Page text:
We’ve been talking about anxiety and ADD in the past two episodes (episode 281 and episode 282). You wanted to talk specifically about physical forces on our lives, and how to use natural strategies to cope and flourish within our personal limitations and challenges.
This is huge to me and I think I am still learning about it. It relates to ADD; it relates to anxiety and panic attacks; it relates to the issue of whether there is sin or sickness or a mixture. It might be helpful to lay out just a little bit of what I have learned about making the physical remedies, or strategies, spiritual. And that is the way I think about it: What makes the use of a physical strategy in coping or flourishing with ADD, or with anxiety attacks, or with any other problem for that matter, spiritual? What makes a Christian experience “Christian” or “spiritual” when they use the things that the world would use?
We all know that our spiritual condition is affected by physical aspects of life. Our souls are woven together with our bodies and our environment in ways that are complex and inevitable. God made us that way. We are souls with bodies. We always will be souls with bodies. We are not platonic — trying to slough off our body. We are going to be raised as bodies and souls in the last day.
This is huge. We are physical, spiritual creatures, and we know that our spiritual responses in life (our treating people with grace, for example) are affected by sleep, food and nutrition, and drink — whether water for hydration, or coffee or alcohol. All of those affect us. Exercise affects brain chemicals brought about by a heavy workout; weather conditions affect us with high and low pressure. When I was in Germany, everybody blamed certain traffic patterns on the Foehn — a weather condition of certain kind of pressures that made everybody more irritable. Inactivity — sitting around all day — can make you listless and it has an effect on your mind.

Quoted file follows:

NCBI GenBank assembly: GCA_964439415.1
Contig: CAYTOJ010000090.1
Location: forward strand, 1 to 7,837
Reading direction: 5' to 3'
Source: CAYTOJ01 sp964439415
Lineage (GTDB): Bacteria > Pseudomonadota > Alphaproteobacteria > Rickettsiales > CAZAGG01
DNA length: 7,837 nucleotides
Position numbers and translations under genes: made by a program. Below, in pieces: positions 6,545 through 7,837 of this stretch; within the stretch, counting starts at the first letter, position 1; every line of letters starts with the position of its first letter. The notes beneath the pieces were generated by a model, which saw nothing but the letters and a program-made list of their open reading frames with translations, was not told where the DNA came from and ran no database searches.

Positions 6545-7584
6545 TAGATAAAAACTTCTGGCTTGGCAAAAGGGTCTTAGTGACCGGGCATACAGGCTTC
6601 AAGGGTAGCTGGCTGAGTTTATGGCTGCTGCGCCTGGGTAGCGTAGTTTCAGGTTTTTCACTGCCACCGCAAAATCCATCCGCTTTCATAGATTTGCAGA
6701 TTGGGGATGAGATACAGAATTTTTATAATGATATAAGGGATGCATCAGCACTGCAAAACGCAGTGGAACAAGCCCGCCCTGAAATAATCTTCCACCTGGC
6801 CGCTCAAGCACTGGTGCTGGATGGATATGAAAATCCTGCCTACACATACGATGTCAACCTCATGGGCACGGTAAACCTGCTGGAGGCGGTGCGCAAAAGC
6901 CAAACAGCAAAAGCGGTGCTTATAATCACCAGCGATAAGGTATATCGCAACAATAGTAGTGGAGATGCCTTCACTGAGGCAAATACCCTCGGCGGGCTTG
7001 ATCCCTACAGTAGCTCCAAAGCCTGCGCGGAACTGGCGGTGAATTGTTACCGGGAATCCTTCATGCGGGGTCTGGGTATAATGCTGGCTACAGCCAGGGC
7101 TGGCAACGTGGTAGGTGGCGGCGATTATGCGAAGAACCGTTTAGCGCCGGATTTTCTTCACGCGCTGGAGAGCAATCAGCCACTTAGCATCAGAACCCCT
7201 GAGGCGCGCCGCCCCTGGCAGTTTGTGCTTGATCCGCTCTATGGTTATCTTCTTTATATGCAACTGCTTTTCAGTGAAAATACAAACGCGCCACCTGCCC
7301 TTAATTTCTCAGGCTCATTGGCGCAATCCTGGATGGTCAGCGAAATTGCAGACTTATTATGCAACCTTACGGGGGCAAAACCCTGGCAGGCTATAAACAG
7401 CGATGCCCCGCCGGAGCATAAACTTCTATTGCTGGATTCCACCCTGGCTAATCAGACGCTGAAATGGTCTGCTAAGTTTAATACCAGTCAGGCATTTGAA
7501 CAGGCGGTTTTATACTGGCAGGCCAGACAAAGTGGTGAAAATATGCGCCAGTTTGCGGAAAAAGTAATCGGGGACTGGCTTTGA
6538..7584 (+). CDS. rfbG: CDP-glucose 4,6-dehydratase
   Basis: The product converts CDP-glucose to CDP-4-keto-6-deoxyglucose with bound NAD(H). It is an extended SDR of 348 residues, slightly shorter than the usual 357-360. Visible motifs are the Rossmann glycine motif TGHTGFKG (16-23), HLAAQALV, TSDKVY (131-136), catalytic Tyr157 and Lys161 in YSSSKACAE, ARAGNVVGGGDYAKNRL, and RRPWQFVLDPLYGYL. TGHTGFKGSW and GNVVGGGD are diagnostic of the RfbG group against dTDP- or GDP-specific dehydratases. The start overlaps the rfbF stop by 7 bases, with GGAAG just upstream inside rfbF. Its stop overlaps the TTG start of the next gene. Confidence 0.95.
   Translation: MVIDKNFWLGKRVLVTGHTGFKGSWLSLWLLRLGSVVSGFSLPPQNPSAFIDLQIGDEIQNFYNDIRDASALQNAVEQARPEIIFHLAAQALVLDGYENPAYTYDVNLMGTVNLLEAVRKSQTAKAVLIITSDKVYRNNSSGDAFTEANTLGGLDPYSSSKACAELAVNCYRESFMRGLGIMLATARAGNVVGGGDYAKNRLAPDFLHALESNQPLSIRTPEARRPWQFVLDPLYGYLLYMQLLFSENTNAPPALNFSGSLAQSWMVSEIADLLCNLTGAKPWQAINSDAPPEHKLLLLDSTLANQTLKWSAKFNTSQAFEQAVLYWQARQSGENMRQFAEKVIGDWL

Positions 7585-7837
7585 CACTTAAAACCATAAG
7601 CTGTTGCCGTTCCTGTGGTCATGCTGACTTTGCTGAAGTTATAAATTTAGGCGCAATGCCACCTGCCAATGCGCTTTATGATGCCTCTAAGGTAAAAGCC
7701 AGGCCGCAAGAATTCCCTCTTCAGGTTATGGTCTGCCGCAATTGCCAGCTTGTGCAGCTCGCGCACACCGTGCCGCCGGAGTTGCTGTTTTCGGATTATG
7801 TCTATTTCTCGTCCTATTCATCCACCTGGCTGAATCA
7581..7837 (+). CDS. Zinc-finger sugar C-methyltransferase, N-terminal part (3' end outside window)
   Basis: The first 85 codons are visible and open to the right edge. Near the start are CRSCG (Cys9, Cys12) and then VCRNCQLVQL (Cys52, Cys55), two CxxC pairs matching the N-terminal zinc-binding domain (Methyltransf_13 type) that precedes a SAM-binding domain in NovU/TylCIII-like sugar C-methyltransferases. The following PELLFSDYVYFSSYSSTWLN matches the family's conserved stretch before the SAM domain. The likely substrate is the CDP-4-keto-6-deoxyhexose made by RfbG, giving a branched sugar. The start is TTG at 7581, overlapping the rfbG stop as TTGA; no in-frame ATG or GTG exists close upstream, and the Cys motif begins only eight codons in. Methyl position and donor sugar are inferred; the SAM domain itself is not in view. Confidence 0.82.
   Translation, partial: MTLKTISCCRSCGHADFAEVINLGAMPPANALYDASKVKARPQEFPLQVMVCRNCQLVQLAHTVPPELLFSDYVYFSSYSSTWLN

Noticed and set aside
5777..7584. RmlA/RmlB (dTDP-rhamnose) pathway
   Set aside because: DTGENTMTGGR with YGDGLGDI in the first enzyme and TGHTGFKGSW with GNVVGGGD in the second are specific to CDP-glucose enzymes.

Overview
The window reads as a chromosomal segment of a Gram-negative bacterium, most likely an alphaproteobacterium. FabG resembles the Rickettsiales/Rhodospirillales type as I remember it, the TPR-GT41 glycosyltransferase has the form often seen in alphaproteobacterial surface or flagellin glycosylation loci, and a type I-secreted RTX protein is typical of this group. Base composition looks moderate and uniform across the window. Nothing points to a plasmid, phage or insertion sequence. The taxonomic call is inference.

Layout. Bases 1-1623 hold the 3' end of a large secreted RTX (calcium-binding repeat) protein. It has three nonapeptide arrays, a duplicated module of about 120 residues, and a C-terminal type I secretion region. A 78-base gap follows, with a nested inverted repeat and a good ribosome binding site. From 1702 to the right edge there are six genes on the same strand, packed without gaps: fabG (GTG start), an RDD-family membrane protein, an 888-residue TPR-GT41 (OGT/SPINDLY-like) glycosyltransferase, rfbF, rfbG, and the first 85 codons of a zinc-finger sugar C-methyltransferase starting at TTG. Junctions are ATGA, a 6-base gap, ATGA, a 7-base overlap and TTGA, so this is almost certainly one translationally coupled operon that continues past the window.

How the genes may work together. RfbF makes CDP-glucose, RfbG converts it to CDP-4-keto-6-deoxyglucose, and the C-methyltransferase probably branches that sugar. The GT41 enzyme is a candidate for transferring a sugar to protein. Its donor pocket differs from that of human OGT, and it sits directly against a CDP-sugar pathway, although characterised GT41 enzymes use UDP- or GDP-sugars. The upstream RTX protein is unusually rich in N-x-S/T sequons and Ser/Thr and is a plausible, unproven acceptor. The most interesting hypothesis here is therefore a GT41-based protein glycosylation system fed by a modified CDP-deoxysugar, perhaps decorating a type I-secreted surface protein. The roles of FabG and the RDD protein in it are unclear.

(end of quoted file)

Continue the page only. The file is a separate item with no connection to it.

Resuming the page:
A bracing walk on the beach or a peaceful chair by a sunset on a lake will have a different effect on your mood than if you are stuck in traffic all afternoon. Smells of new mown grass and pine woods and ocean spray and cooking bacon and countless other things can change my whole outlook on life. Or, think about hormone replacements for women in menopause and iron supplements in your diet and then, of course, antidepressants. So you see the whole range — all the way from sleep to antidepressants. We are people who are affected by the physical strategies and physical remedies that we embrace.
From Natural to Holy
So the question that we ask is one that Paul asked, I think, in 1 Timothy 4:4–5 where he is referring to food and sex. He says, “Everything created by God is good, and nothing is to be rejected if it is received with thanksgiving, for it is made holy” — so now he is thinking of sex and food — “by the word of God and prayer.”
Embedded in those two verses is the question, How do you take a natural thing that the world enjoys as well as we do and turn it into something spiritual or holy? And here are my five steps for doing that. This is my best shot at trying to help a person practically to think about sleep, or antidepressants, or the whole range of everything else in between that affects our moods and our spiritual condition.
1. Acknowledge the gift.
Acknowledge this physical benefit that we are now getting — whether sleep or food or exercise or medication — is a gift of God, not just nature. Paul said in 1 Corinthians 4:7, “What do you have that you did not receive?”
2. Admit your dependence.
Admit you are utterly and totally dependent on God. Whether God uses created help or supernatural help, this is going to make a difference. God could step in supernaturally and cause a difference, or he could use the natural means we are using — “Apart from me you can do nothing” (John 15:5). And so we are utterly dependent on him.
3. Pray for God’s help.
Pray for God’s intervention through this physical means or, if he pleases, supernatural: “Let your requests be made known to God. And the peace of God . . . will guard your hearts and your minds” (Philippians 4:6–7). So pray.
4. Trust God.
Trust him to fulfill the promise of his help. This is where the rubber meets the road: “I will strengthen you, I will help you, I will uphold you with my righteous right hand” (Isaiah 41:10). So trust me, God says, trust me that this is going to make a difference and that I will help you through this physical means.
5. Thank God.
And finally, thank him for what he does. “Give thanks in all of those circumstances” (1 Thessalonians 5:18). Whether it is sleep, or coffee, or exercise, or antidepressants, this is how we take the gifts of God in the physical world and sanctify them for the sake of our souls.